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Title: Novel CDKL5 substrates and functions in neurodevelopment
Author: Baltussen, Lucas L.
ISNI:       0000 0004 7429 1103
Awarding Body: UCL (University College London)
Current Institution: University College London (University of London)
Date of Award: 2018
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Cyclin-Dependent Kinase-Like 5 (CDKL5) is a serine/threonine protein kinase important for neuronal development. Mutations in the CDKL5 gene are responsible for CDKL5 deficiency disorder, a rare neurodevelopmental disorder displaying a heterogeneous range of clinical phenotypes. CDKL5 is enriched in the brain during early postnatal development, and is known to be involved in the development of dendritic spines and synapses. However, direct downstream effectors of CDKL5 and its molecular mechanisms of action remain unknown. We have generated analogue-specific CDKL5 by mutating the gatekeeper residue in the ATP-binding pocket, and introduced a second-site mutation to rescue kinase activity. Based on the utilization of bulky ATP analogues by analogue-specific CDKL5, we used an unbiased chemical genetic screen to identify CDKL5 substrates and phosphorylation sites in mouse brain. In vitro validation of ARHGEF2, EB2 and two sites in MAP1S revealed RPxS as a common CDKL5 phosphorylation motif. We show that EB2 and MAP1S phosphorylation is strongly reduced in brains of Cdkl5 KO mice. In neurons derived from CDKL5 patient iPSCs, we observe similar reductions indicating that regulation of these phosphorylation sites is conserved in humans. By using CDKL5 substrate phosphorylation as a read-out, we have been able to show that CDKL5 activity is regulated during brain development and affected by neuronal activity. These novel CDKL5 substrates share microtubule binding properties, but only phosphorylation of MAP1S by CDKL5 is directly regulating its microtubule binding affinity. Attempts to identify a molecular function of EB2 phosphorylation did not lead to satisfying results. Both MAP1S and EB2 are known to be involved in microtubule dynamic instability, the process of constant growth and collapse of microtubule plus-ends. We show that primary cortical cultures of Cdkl5 KO mice have altered microtubule plus-end dynamics visualised by sparser, but longer EB3 comets. Knockdown of MAP1S, but not EB2, partially rescued this phenotype in Cdkl5 KO neurons, indicating a downstream function of MAP1S in the regulation of microtubule dynamics.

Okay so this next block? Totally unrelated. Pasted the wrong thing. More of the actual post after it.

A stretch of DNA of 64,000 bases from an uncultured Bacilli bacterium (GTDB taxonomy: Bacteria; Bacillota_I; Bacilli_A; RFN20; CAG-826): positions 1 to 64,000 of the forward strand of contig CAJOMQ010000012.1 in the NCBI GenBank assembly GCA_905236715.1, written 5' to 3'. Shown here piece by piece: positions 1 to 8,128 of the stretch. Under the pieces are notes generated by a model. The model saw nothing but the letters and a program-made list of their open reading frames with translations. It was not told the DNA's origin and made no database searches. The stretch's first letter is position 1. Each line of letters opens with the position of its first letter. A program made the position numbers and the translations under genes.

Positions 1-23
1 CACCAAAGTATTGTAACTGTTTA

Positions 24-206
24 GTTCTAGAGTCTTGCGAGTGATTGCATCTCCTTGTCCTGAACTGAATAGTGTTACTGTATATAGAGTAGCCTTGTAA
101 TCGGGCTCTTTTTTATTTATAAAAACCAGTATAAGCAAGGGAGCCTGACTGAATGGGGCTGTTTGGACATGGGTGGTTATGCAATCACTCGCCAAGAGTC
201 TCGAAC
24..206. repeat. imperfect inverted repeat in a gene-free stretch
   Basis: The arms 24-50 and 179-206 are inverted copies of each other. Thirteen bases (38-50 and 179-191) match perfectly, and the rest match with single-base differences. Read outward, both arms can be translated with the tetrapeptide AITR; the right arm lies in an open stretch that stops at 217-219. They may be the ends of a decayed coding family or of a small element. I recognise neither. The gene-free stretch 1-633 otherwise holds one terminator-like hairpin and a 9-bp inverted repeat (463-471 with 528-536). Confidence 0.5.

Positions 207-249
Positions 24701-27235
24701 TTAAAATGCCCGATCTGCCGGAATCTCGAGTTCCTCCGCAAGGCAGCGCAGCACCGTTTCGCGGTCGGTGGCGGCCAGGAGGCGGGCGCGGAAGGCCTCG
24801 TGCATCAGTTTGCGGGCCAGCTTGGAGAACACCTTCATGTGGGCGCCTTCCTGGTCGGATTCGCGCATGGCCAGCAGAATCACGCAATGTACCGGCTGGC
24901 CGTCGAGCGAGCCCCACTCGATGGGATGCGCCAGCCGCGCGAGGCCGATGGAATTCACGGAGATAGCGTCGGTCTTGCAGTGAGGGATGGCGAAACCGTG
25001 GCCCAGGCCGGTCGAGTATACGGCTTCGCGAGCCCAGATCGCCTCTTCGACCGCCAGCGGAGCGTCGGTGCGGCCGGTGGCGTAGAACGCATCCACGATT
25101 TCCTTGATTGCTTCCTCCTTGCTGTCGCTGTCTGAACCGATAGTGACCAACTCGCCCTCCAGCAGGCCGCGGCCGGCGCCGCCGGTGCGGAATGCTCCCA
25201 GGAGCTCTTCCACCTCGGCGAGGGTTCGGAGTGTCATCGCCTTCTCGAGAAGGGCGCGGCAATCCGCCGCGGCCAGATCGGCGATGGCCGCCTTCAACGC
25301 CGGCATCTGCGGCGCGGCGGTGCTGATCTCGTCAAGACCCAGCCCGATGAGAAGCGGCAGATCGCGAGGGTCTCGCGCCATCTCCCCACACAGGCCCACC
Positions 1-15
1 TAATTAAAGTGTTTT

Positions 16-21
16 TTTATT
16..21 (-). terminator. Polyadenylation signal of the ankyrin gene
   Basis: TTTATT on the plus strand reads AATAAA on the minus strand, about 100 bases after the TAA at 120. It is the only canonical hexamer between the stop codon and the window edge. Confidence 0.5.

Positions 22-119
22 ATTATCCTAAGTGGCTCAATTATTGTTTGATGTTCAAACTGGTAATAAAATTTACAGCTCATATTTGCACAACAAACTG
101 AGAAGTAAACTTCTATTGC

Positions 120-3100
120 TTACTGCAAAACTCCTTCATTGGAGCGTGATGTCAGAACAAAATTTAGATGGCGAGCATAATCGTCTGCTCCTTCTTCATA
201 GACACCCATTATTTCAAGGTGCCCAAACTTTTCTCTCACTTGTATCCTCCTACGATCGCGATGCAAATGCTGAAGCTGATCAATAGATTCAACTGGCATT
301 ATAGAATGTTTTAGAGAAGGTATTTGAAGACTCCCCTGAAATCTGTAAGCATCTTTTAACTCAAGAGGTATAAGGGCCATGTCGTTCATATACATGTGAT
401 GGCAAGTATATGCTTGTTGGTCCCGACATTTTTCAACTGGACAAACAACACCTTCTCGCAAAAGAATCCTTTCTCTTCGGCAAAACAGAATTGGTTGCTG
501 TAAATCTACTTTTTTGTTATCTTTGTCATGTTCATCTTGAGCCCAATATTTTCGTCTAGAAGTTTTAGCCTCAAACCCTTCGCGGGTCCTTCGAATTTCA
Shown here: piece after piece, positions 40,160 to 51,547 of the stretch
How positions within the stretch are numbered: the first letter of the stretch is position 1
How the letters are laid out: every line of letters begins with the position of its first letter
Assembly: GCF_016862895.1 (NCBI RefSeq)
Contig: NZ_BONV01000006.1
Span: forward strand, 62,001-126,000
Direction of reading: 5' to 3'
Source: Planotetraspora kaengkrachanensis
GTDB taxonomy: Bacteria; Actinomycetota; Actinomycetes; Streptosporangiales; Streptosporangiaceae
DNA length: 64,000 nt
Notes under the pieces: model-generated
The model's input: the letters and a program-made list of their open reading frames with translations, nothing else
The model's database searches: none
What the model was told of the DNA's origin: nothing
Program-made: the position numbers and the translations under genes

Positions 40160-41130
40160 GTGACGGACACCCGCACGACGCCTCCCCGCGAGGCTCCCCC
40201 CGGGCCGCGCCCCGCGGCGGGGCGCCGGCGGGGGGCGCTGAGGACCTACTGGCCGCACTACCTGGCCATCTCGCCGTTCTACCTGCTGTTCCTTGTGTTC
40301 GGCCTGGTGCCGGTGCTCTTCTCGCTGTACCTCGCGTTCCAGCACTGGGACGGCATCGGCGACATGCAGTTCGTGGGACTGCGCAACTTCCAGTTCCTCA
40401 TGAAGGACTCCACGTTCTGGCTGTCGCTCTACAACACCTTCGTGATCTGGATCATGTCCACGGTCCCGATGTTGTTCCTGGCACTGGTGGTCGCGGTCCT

Supervisor: Not available Sponsor: Not available
Qualification Name: Thesis (Ph.D.) Qualification Level: Doctoral
EThOS ID:  DOI: Not available